Asheville Firefighter's Line-Of-Duty Death Could Set Precedent For Death Benefits
A ruling in a North Carolina firefighter's death could open the door for more benefits for their surviving families.
Asheville firefighter Will Willis died of kidney cancer earlier this year. The Asheville Citizen-Times first reported that for just the second time in such cases, the North Carolina Industrial Commission decided it was a line-of-duty death.
Willis' case is unique because state law does not list kidney cancer as a line-of-duty death. But the disease spread to Willis' intestines, which is covered. The decision means his family can now collect benefits, including free tuition at one of the state's public universities for his children.
Chief State Fire Marshal Brian Taylor said it was an important precedent for firefighters, who are more likely to be diagnosed with cancer in their lifetimes.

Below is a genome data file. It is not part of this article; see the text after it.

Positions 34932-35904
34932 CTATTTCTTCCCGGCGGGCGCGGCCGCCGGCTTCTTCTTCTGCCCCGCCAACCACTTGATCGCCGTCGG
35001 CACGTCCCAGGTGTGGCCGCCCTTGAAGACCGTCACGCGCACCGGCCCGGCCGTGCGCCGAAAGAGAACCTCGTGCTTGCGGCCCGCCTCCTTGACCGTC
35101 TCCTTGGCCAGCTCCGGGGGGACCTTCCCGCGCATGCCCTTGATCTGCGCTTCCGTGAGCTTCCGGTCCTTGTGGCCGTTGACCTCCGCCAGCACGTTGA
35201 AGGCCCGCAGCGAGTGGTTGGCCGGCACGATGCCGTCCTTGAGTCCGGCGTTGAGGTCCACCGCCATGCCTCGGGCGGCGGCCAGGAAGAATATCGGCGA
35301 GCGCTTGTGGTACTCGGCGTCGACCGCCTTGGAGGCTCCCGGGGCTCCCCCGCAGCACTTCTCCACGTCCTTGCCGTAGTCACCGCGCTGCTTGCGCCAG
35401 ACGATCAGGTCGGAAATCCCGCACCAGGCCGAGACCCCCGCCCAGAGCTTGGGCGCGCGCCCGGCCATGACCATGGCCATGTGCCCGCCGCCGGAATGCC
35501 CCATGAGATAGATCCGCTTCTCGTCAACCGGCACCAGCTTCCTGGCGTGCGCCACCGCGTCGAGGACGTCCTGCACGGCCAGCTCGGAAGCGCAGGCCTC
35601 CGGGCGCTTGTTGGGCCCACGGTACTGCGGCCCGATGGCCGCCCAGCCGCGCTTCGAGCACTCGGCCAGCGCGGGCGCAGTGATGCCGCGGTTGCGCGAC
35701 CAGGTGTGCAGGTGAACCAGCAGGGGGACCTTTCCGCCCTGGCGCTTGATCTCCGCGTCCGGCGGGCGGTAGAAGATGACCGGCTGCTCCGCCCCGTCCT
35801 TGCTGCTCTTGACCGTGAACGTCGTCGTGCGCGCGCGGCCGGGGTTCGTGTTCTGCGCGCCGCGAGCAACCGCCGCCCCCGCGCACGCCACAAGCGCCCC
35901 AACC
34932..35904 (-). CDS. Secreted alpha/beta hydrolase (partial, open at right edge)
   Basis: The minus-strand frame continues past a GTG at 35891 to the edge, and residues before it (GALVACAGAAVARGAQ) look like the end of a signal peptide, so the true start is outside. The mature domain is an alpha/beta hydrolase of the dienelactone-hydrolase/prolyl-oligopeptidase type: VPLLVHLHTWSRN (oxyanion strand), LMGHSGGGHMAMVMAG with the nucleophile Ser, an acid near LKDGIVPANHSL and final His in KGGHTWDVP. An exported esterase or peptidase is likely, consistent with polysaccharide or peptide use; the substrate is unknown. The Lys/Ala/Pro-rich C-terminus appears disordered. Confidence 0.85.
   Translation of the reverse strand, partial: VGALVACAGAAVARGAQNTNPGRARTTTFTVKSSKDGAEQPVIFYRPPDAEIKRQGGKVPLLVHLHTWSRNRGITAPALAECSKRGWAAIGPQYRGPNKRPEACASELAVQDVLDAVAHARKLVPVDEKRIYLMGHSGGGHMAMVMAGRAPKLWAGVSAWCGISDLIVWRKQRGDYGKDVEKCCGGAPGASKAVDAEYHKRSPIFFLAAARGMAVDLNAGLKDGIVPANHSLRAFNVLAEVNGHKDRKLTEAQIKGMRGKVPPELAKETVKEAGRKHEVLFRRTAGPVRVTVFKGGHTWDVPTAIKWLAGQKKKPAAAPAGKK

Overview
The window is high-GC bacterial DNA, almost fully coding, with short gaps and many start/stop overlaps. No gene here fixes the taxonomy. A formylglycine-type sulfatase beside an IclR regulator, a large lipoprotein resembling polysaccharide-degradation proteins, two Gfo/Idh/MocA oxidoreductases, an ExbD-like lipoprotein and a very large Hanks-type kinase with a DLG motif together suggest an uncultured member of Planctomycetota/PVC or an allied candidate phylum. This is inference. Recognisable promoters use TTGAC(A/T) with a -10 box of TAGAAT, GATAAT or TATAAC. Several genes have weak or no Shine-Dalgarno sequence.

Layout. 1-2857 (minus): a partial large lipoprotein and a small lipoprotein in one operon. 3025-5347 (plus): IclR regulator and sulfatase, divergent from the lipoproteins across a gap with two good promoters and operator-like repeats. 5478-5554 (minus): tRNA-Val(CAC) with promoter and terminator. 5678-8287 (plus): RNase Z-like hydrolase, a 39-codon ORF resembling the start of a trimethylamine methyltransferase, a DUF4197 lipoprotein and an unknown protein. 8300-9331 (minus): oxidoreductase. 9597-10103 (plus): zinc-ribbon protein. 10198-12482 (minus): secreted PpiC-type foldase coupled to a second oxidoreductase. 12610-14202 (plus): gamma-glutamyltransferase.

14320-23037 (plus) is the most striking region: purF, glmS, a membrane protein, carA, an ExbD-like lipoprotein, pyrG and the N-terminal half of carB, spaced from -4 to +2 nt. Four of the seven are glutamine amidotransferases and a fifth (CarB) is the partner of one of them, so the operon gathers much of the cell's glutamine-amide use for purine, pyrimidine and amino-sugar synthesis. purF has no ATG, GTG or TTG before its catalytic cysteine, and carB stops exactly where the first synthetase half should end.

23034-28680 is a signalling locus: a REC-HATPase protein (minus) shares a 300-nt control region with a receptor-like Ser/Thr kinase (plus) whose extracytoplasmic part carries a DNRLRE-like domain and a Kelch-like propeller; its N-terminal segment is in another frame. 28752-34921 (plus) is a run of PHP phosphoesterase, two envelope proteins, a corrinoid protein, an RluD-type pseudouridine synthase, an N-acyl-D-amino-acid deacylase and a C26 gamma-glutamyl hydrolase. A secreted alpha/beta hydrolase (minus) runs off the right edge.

"The materials that are in homes, the polyesters and synthetics, the carcinogens that are given off when they're burning are more toxic than what they once were," Taylor said.
Asheville's fire department recently got funding for a second set of gear for its firefighters so they can rotate uniforms when one gets contaminated.
Taylor says Willis' case should convince Congress to set aside more money to track firefighter deaths.
"By keeping up with that, they can do studies to determine what cancers are directly linked to firefighting. It's getting the attention that it needs," he said.
State law currently lists four types of cancer that qualify for line-of-duty deaths. They are testicular, intestinal and esphogageal cancers, and mesothilioma.
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